In addition to the services provided by the STRIDE committee, UMBC has adopted formal hiring processes aimed at increasing diversity. The university uses Interfolio to compare the diversity of a job applicant pool for a given opening to that job’s national diversity average. Any time the search committee narrows the applicant pool, the dean of the department receives a new report further detailing the diversity of that pool. No search committee can advance the hiring process without the dean’s review and approval.
Before any search to fill a position even begins, the department is also required to outline a diversity recruitment plan. Administrators will then check in with the committee at each stage of the hiring process to ensure it is sticking to the diversity plan. This plan must lay out how the department will determine the composition of the search committee, what strategies will be used for advertising the role, and what language will be used in those advertisements.
Crafting an inclusive job advertisement is vital. Research shows that certain wording in a job posting can discourage specific groups of applicants from applying. Traditionally and stereotypically masculine language can deter female applicants, for example, while the way certain desired traits are described can deter ethnic minorities. Often, recruiting is all about asking, “What can the candidate do for us?” When crafting an inclusive job ad, it’s important to put ourselves in candidates’ shoes and think, “What do they need from us?”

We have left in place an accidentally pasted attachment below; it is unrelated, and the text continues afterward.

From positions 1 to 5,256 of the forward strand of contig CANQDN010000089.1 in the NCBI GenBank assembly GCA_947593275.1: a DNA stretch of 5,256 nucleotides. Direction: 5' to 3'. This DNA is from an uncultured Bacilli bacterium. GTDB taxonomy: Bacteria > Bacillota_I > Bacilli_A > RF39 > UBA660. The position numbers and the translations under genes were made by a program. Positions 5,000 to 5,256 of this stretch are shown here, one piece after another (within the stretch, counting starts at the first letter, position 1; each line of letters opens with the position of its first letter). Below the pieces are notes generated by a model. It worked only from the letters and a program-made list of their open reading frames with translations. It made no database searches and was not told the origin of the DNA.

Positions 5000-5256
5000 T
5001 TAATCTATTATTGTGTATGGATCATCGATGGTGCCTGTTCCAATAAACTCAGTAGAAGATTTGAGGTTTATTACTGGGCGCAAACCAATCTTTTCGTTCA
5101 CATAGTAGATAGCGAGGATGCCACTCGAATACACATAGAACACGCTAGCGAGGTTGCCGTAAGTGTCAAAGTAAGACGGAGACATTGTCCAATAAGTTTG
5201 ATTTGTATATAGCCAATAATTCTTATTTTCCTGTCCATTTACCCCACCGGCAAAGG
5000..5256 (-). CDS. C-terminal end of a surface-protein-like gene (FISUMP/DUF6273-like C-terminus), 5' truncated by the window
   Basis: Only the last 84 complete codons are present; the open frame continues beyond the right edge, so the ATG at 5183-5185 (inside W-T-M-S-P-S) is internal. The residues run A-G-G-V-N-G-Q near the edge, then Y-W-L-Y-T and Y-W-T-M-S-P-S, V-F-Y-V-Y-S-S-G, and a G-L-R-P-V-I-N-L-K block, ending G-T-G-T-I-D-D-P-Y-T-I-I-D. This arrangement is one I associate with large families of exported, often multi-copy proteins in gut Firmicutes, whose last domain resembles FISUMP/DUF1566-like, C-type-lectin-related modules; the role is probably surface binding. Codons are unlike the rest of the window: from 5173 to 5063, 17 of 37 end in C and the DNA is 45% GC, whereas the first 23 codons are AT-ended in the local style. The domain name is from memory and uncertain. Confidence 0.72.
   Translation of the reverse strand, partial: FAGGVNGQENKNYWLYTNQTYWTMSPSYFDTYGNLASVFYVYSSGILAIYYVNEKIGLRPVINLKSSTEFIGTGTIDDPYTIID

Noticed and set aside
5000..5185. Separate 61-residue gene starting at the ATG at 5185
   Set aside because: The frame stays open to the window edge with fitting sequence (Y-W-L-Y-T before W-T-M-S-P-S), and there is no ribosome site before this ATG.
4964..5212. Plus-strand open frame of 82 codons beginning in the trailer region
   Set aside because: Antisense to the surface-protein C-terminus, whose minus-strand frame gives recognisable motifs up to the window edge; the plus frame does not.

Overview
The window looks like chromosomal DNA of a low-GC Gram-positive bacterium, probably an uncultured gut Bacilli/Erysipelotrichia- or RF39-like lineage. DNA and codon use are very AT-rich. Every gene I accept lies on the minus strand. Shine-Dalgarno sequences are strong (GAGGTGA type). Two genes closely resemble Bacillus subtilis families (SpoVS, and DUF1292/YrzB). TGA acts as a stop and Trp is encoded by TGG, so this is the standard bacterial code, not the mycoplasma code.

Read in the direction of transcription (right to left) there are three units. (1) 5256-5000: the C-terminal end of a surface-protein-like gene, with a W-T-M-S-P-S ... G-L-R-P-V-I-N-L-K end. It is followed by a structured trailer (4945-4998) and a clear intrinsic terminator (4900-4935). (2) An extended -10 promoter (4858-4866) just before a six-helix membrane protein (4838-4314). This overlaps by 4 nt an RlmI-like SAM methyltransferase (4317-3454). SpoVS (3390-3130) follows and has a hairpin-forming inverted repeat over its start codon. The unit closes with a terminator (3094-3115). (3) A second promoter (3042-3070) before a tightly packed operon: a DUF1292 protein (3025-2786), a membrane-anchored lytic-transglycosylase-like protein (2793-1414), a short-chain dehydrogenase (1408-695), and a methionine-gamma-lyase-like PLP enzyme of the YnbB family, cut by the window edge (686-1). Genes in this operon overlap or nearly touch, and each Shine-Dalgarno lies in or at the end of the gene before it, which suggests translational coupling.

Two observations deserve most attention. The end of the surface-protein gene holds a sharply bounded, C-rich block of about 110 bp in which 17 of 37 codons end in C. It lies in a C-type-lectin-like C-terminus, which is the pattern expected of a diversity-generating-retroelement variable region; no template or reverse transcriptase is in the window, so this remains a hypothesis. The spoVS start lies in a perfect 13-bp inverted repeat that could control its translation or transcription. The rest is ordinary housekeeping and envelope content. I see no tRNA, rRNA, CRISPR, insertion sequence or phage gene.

Hiring committees and departments must also be proactive. They cannot simply place an advertisement — no matter how finely tuned the language — and expect CVs from diverse candidates to start filling their inboxes. UMBC, for example, brings faculty members each year to the Southern Regional Education Board’s Institute on Teaching and Mentoring, the largest convening of minority Ph.D. students looking to be hired for faculty positions.
In addition to increasing the diversity of their hires, institutions also have a responsibility to ensure that all faculty feel a true sense of institutional support, rather than feel like they were a “diversity hire.” Women and people of color in academia face unique challenges and can benefit from specialized support that is designed to meet their specific needs. To ensure that diverse individuals succeed as faculty members, institutions can develop mentoring programs to help them reach their full potential. To that end, UMBC’s STRIDE committee also offers focused conversations and consultations on retention efforts and how to design inclusive mentoring initiatives.
The work being done by institutions like UMBC and the University of Michigan is vital. Colleges and universities cannot allow such disparities to exist between the diversity of their student bodies and their faculty. Institutions must continue their efforts to widen access for minority students. But as they do so, they must also remember that providing equitable outcomes for those students requires that they are able to interact with, and learn from, a faculty that is similarly representative.
This story about faculty hiring practices was produced by The Hechinger Report, a nonprofit, independent news organization focused on inequality and innovation in education. Sign up for our newsletter.
Autumn Reed is assistant vice provost for faculty affairs at the University of Maryland, Baltimore County.
Andrew Rosen is CEO of Interfolio.